Last year, when our daughter Ayla turned three, we went the predictable three-year-old birthday party route. Reluctant to have her twenty friends in our NY apartment, we rented a small children’s party area, had some food delivered, got a cake, prepared games, and bought party favors. It was not an extravagant event by any means, but nonetheless the day cost us well over a thousand dollars. For her part, Ayla cried through the cake cutting, unhappy with all the attention. Otherwise she, and the other children, ran around like chickens with their heads cut off: with no discernible rhyme or reason. Overall the whole event was chaotic, exhausting and expensive for us, and not too memorable for her.
There had to be a better way.
As Ayla’s fourth birthday loomed on us this year, my husband and I sat and discussed our options. We knew we wanted to celebrate her birth by doing something meaningful, but what? I remembered a conversation I had with Şenay Ataselim Yilmaz, the COO of Turkish Philanthropy Funds, a public charity that specializes in working with budding philanthropists. Şenay had told me that if I ever wanted to start a charity campaign, they would work with me every step of the way. They would collect the donations, thus ensuring that they were tax-deductible. They would also be instrumental once the money had been collected. They would do the due diligence of the non-profit organizations we would ultimately partner with to accomplish our goal. In short, they would follow the process start to finish.
But what should our campaign be about?
The answer to that question came, appropriately, from Ayla. Our daughter loves to read as much as her parents do. Her room and her life are teeming with books. Nonetheless, when we asked her what gift she wanted for her birthday, she answered without hesitation: More books. It got us thinking. The world is filled with curious little girls. What happens to the ones who do not have access to books?
I knew that in my home country of Turkey, especially in its eastern-most regions, children’s books are a luxury item, practically unattainable. Let’s put it this way: According to a 2011 census by the Turkish Statistical Institute, the bottom 20% of Turkish families living in rural areas had about 200 Turkish Lira (TL) as their monthly disposable income. That income must ultimately shelter, clothe and feed a whole family for an entire month. Imagine that you lived off of that 200 TL (approximately $128). A kilogram of potatoes costs 1 TL. A kilogram of tomatoes costs 3 TL. A t-shirt costs 5 TL. Meanwhile a colorful hardcover children’s book costs up to 15 TL. What would you buy?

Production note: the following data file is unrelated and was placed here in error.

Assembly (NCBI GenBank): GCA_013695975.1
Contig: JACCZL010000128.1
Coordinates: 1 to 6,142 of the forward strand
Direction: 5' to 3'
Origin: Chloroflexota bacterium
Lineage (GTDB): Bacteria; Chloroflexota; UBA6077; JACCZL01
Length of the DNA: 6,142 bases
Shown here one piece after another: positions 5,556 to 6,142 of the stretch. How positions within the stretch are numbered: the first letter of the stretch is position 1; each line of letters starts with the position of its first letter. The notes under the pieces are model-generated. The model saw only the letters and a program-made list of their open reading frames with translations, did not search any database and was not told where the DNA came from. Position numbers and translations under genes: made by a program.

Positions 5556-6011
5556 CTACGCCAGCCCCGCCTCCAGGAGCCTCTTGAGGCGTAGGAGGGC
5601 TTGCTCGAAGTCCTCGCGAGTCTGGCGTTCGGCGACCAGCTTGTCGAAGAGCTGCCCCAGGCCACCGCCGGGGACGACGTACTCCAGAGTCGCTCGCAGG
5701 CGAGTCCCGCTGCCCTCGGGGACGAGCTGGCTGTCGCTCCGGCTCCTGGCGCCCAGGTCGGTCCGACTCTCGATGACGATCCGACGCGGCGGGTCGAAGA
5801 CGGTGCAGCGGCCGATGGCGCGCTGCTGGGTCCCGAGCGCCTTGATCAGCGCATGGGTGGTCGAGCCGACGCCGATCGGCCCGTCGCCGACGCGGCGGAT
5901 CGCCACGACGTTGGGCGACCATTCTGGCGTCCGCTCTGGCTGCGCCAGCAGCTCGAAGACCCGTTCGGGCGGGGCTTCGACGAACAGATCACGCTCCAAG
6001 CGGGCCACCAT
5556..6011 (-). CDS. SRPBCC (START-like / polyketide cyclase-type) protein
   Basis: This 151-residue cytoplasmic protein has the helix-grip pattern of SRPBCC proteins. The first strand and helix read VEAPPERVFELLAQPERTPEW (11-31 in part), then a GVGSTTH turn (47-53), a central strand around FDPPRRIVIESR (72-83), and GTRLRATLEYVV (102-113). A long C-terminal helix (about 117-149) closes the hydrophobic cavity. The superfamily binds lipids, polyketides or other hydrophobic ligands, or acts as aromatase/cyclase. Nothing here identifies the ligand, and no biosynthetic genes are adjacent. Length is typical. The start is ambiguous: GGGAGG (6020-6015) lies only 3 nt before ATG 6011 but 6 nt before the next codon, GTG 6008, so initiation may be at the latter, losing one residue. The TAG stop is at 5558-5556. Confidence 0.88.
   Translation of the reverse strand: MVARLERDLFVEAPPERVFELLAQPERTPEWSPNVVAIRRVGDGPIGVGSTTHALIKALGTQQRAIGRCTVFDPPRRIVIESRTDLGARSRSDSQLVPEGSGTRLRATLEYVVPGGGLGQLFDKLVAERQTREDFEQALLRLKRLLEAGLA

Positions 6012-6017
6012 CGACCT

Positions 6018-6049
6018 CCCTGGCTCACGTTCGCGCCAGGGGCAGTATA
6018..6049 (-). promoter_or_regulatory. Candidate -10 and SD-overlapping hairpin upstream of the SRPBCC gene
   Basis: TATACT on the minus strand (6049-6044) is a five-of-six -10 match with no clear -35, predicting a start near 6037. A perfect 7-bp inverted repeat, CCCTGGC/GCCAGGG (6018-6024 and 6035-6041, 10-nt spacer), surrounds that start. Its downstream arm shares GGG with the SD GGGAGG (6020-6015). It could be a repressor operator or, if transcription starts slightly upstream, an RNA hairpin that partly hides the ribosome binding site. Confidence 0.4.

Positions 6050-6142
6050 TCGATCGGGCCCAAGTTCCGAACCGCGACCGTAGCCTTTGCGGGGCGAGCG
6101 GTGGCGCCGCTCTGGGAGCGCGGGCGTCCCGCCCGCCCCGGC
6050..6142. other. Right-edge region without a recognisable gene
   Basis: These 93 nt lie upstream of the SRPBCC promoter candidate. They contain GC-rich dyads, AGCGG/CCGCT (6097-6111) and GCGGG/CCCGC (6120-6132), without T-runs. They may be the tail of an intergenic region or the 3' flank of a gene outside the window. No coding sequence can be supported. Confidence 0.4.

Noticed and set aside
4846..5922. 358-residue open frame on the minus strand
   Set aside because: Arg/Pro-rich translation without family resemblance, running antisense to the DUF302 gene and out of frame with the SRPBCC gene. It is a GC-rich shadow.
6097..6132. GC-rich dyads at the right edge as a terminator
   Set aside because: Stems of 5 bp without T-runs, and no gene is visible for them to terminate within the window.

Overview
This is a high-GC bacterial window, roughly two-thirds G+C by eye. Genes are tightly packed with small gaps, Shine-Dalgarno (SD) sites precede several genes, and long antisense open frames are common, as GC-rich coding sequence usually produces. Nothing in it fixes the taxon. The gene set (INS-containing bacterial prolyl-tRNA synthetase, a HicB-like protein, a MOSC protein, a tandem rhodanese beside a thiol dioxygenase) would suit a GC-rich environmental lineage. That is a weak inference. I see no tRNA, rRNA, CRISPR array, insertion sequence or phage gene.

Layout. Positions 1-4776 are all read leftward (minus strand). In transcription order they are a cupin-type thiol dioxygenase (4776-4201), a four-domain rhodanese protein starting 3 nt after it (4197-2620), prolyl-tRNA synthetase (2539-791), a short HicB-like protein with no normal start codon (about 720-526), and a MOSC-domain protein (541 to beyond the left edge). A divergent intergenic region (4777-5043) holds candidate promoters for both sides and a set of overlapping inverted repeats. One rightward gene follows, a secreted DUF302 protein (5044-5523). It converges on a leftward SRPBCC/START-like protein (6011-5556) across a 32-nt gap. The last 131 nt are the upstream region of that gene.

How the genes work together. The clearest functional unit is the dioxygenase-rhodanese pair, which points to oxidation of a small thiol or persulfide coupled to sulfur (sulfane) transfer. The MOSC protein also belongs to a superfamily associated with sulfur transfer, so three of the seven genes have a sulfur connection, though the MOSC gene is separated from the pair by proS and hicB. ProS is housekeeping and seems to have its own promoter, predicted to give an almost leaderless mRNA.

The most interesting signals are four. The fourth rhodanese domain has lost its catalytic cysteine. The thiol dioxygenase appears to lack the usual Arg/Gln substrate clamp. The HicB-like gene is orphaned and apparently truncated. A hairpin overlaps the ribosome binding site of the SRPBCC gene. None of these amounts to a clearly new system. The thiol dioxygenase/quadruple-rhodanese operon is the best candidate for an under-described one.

Certainly not the children’s book.
But, when we tried to imagine our lives without any books, we simply couldn’t. Books invade every nook and cranny of our home. Both our children have bedtime rituals that revolve heavily around their favorite books. Books are their go-to toys. We have come to believe that these books are the cornerstone of their development and education. We wanted to make sure that little kids in Turkey had the same opportunity to love books the way that our children did.
But the process went one step further. Old customs and traditions still dictate the way of life in many rural parts of Turkey. Consequently, female children are often not given anywhere near the same advancement and education opportunities as their brothers. In fact, in some provinces, more than half of the girls between the ages of six and fourteen are kept out of school. Some of these children remain illiterate their entire lives. Knowing this, we felt that our efforts would have a greater impact if we could target these little girls. We had a simple plan. To provide each little girl child with a book – a durable, colorful, imaginative book. Something they could long hold onto and cherish. Something that would let them know, implicitly and explicitly, that much was expected of them.
And so the concept of ‘Ayla’s Books’ was born. My husband, Mark, and I made the initial investment – our birthday present to our daughter. (And what we felt was a much better use of our funds than throwing yet another chaotic birthday party.) Then we set about creating a website (www.aylasbooks.com) to explain our idea and our intent. We linked the website to its mirror site at tpfund.org. And got busy promoting to family, friends, and friends of friends.
We expected to spend months fundraising to meet our initial target of $20,000. We reached our goal in just 24 days. The average donation amount, excluding our initial seed capital, was $139. More than 59% of the funds were donated by our American friends with no cultural ties to Turkey. The remainder was donated by Turkish-Americans. Overall, the whole fundraising process was incredibly simple. In fact, what we did, anyone could do.
The hard part, of course, starts now. We feel our friends and family have trusted us with their hard-earned money to brighten the lives and futures of little girls in Turkey. With abundant help from TPF, we aim to do just that. We will pick out wonderful, colorful, durable books. We will carefully select our non-profit partners in Turkey, and then make sure that they distribute our books in the most cost-effective way possible. The process may take some time, a few months even. But that’s okay. We want to make sure it is done right. And we know that TPF will guide us in the right direction.
Ayla celebrated her fourth birthday with just us. And yet, she was infinitely happier blowing out her candles this year. While she is too young to truly understand the consequences of her small sacrifice, we cannot wait until we can tell about how her love of reading snowballed into a landslide of generosity and goodwill – with a little bit of help from her friends at TPF.